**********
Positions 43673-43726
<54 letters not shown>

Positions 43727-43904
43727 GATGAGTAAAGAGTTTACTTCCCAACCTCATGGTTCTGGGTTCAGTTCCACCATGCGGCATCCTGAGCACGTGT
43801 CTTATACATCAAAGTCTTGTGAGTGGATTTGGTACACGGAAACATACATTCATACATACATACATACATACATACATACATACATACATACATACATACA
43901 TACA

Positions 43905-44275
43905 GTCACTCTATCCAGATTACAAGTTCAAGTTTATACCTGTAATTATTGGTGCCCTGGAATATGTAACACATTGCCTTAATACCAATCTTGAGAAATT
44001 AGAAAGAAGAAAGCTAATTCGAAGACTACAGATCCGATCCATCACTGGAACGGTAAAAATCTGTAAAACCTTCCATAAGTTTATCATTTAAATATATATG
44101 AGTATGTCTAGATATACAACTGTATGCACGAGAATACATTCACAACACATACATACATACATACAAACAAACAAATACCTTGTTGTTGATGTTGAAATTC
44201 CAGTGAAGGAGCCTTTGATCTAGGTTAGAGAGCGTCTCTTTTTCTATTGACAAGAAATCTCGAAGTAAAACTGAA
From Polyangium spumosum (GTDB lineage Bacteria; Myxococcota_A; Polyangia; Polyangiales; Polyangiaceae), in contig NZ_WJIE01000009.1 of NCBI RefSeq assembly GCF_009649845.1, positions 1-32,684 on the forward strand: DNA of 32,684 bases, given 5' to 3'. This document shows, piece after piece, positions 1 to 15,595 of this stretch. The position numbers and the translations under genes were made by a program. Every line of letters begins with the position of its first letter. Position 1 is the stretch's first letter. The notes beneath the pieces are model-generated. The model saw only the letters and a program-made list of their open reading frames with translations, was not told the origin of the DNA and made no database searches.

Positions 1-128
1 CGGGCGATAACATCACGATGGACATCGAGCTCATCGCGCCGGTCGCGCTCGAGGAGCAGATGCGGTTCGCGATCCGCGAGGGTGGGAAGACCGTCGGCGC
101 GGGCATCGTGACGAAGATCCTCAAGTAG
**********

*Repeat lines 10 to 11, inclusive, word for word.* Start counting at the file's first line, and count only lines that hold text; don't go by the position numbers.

44101 AGTATGTCTAGATATACAACTGTATGCACGAGAATACATTCACAACACATACATACATACATACAAACAAACAAATACCTTGTTGTTGATGTTGAAATTC
44201 CAGTGAAGGAGCCTTTGATCTAGGTTAGAGAGCGTCTCTTTTTCTATTGACAAGAAATCTCGAAGTAAAACTGAA